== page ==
During the summer I love to catch up on my professional development reading! I always have the best of intentions to do it during the school year, but this book has been sitting around waiting for me since before spring break!
My language arts program has a small section dedicated to vocabulary instruction, but I know that I could be doing a much better job with it. I teach at a school that is 100% Hispanic and the vast majority of our students are English Language Learners. If we are not explicitly teaching them new, rich vocabulary, where are they going to hear it from? How are they going to recognize it when they run across it in literature, or on their standardized tests?
I know that I am not alone in teaching ELL's and there were a couple of thoughts that really stood out to me in Chapter 1:
1. We hear our students sounding out the words, and assume that because they can pronounce it, they know what it means, when in fact they are just good at decoding.
2. We expect our students to speak English, but we don't give them the tools they need to have complex conversations.
3. When we teach our ELL's we often use the simplest forms of speech to ensure our students are understanding the instructions, but by doing this, we limit their vocabulary development, and ability to use complex words on their own.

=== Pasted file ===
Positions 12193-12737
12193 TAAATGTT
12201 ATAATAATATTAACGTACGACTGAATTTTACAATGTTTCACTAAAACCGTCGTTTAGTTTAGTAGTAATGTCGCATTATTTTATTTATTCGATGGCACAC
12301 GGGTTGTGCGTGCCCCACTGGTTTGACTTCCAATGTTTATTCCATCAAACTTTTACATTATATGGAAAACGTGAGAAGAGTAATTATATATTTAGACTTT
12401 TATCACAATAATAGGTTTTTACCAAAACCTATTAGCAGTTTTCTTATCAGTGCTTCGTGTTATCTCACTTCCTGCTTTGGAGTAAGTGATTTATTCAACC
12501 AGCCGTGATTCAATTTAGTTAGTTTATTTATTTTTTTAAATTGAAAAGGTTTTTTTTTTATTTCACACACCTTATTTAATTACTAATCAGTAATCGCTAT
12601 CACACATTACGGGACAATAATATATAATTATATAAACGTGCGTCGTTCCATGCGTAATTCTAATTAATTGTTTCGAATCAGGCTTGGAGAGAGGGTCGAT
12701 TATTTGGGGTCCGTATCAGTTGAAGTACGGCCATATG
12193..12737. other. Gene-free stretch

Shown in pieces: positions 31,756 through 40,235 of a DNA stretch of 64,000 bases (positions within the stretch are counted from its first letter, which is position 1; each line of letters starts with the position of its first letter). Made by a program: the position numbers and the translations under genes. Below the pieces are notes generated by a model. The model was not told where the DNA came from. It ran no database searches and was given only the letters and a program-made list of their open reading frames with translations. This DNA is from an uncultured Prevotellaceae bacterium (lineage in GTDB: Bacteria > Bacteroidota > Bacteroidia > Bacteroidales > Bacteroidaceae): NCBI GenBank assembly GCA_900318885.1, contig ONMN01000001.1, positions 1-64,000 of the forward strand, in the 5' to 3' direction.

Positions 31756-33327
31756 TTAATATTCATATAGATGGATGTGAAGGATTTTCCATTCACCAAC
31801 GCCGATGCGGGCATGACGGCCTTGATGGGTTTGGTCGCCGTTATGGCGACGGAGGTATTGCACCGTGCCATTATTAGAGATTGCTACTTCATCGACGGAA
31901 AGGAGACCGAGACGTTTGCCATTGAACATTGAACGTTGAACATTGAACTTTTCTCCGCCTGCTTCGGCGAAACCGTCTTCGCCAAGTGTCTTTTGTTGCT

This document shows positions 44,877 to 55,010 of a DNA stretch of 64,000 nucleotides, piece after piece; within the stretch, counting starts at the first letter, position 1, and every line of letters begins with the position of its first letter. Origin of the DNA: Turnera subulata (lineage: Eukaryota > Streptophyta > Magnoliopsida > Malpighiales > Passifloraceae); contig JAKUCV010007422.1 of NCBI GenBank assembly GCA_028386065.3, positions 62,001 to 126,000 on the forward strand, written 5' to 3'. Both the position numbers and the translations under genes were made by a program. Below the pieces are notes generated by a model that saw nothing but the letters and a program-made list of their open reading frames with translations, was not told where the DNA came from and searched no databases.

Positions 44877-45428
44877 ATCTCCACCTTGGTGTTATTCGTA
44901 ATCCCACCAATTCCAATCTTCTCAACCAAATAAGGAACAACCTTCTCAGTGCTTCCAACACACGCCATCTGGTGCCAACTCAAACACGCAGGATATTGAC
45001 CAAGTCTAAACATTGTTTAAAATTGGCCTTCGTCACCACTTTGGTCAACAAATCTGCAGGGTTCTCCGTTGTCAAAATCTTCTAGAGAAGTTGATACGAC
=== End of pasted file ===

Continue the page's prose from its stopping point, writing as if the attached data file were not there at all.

Chapter 2 discussed the beginnings of a plan for vocabulary instruction. At our school, grades first to eighth have vocabulary books that they draw words from. We do not have this same program in kindergarten, so I wondered where I could get a list of words from, and what the best way to introduce them to the students was. In this chapter, the author talks about, and gives an example of a vocabulary planner.
Using this planner, you can choose books that you already own, and that you know have rich vocabulary for your students to learn. For my phonological awareness instruction, I use Jen Jones' program, and have collected the books that follow this program, so I decided to use those books when creating a vocabulary instruction plan. Here is a link to a freebie in her TPT shop. I highly recommend this program, and I have seen tangible results from my use of this in the classroom!
One of the books in February is Doctor Desoto by William Steig. I decided to reread this book and try to create a vocabulary plan around it. I read through it, and found it to be very rich in language that I know my students do not know. Here is a sample of the plan I created for this book.
Click on the picture to download. I am now in the process of going through all of my phonological awareness curriculum books, and extracting rich vocabulary to teach my students. As I continue to read this book, I will share with you the tips and strategies that I learn for ingraining these vocabulary words into my students everyday speech!